(Photo: Peter Clark | CC)
Restaurant industry leaders, including Galatoire’s Melvin Rodrigue, attended a roundtable meeting with President Donald Trump last week to discuss the federal government’s ability to extend relief measures for businesses affected by the prolonged COVID-19 lockdown restrictions.
Rodrigue, who’s also Chair of the National Restaurant Association Board of Directors, and other owners of restaurants big and small gathered at the White House May 18 to advocate to the president for the extension of certain loan provisions of the Paycheck Protection Program.
The program offered small businesses $669 billion worth of low-interest private loans through the Small Business Administration to pay for operating expenses and keep employees on payrolls during coronavirus lockdowns. It’s considered the main piece of the $2.2 trillion Coronavirus Aid, Relief, and Economic Security (CARES) Act signed into law on March 27.
Rodigue stressed the need for loan extensions for restaurants, citing a slow recovery as coronavirus restrictions are gradually eased.
New Orleans Mayor LaToya Cantrell ordered a May 16 phased reopening of businesses, including restaurants, which are required to abide by certain requirements, such as continued social/physical distancing of 6 feet or more and a 25% seating capacity.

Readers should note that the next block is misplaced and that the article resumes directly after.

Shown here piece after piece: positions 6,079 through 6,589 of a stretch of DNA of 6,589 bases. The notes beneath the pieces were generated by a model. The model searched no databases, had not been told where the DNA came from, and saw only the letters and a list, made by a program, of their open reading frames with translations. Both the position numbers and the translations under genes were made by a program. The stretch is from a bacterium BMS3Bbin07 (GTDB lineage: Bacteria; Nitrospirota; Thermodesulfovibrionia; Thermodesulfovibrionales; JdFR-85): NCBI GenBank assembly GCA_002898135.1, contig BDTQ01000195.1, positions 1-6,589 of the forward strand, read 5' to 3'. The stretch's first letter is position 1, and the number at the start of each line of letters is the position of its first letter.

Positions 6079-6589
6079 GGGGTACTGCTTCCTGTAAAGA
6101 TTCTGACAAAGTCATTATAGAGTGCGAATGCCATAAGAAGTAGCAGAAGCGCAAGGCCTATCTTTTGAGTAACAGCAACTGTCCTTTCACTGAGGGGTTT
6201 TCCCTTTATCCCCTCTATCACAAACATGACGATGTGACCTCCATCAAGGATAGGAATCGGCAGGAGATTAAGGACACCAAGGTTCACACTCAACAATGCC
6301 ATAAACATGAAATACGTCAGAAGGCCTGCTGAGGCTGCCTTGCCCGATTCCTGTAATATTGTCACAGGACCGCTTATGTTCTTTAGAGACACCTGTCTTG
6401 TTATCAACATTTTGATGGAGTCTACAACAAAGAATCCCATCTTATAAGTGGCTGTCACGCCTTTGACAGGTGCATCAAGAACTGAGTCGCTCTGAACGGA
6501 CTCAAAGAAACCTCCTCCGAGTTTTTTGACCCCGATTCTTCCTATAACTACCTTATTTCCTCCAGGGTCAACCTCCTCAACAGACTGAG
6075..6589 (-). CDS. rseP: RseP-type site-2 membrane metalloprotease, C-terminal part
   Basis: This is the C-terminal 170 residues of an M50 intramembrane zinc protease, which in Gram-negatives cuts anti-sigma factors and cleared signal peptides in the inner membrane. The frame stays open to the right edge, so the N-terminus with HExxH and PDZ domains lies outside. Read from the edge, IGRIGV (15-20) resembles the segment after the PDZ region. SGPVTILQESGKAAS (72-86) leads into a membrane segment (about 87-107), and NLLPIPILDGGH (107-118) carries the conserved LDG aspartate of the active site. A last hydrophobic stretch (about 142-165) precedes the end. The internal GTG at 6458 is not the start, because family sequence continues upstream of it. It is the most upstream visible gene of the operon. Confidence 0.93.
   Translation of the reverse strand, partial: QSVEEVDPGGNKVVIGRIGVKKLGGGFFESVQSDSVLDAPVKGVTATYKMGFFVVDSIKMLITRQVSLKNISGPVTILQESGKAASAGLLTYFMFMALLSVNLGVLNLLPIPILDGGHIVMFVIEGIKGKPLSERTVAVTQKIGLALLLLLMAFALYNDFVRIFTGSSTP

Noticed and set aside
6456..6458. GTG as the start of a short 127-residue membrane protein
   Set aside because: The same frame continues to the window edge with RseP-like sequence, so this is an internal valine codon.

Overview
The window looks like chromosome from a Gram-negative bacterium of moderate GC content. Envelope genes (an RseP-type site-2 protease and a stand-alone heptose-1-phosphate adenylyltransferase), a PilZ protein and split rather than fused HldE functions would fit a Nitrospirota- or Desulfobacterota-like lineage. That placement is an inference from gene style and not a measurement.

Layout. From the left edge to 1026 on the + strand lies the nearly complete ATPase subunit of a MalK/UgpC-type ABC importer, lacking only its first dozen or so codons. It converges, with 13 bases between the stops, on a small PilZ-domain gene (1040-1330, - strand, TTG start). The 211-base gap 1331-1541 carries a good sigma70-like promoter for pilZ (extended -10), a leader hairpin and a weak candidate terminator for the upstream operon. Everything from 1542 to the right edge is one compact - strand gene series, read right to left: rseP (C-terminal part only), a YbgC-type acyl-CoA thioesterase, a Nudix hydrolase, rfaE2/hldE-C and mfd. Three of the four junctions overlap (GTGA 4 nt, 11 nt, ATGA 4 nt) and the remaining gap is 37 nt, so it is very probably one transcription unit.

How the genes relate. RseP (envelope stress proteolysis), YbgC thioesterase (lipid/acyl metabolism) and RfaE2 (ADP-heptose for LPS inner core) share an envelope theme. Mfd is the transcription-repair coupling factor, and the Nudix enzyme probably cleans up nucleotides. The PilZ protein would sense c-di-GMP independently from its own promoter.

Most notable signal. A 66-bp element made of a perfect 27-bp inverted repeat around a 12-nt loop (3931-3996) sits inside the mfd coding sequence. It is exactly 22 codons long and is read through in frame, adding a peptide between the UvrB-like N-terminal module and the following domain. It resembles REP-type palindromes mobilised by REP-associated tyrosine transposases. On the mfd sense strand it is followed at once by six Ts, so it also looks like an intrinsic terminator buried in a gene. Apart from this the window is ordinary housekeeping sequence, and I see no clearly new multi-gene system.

“We rely on social interaction,” Rodrigue said, adding the reduced seating capacity will make comeback difficult. “When we reopen at 25 percent, we’ll lose more money than last week because now we’re incurring expenses.”
Specifically, restaurants seek to extend two deadlines in the law that make them eligible for loan forgiveness.
One is extending a June 30 deadline to Oct. 31, or longer, in order to give restaurants more time to hire and retain employees as lockdown restrictions are gradually lifted; and the other is extending an eight week deadline to spend the loan on restaurant expenses such as payroll, rent and utilities.
The federal government gave businesses the chance to meet loan forgiveness eligibility based on how many employees are rehired by June 30 and then kept on the payroll for at least eight weeks.
Additionally, restaurant owners requested an extension of the duration of time in which they have to spend the loaned money upon receipt—from eight weeks to 24 weeks.
The city received more than 19 million visitors in 2019, or a 6.7% increase from last year, according to the city’s tourism bureau, although Rodrigue indicated it will take months for restaurants to bounce back from another disaster.
“We survived Hurricane Katrina,” Rodrigue said. “We’ve survived the BP oil spill. Restauranteurs are a [resilient group].”
Changes in the law require Congressional approval, although the Senate was unable to come to a vote on Thursday. The House is considering similar legislation.
In addition, Trump teased the possibility of a payroll tax deductions and liability protections for small businesses in order to protect against coronavirus-related lawsuits. Although several restaurant leaders welcome those measures, they touted the PPP extensions as an important first step to reopening.
Read the entire transcript of the White House roundtable meeting.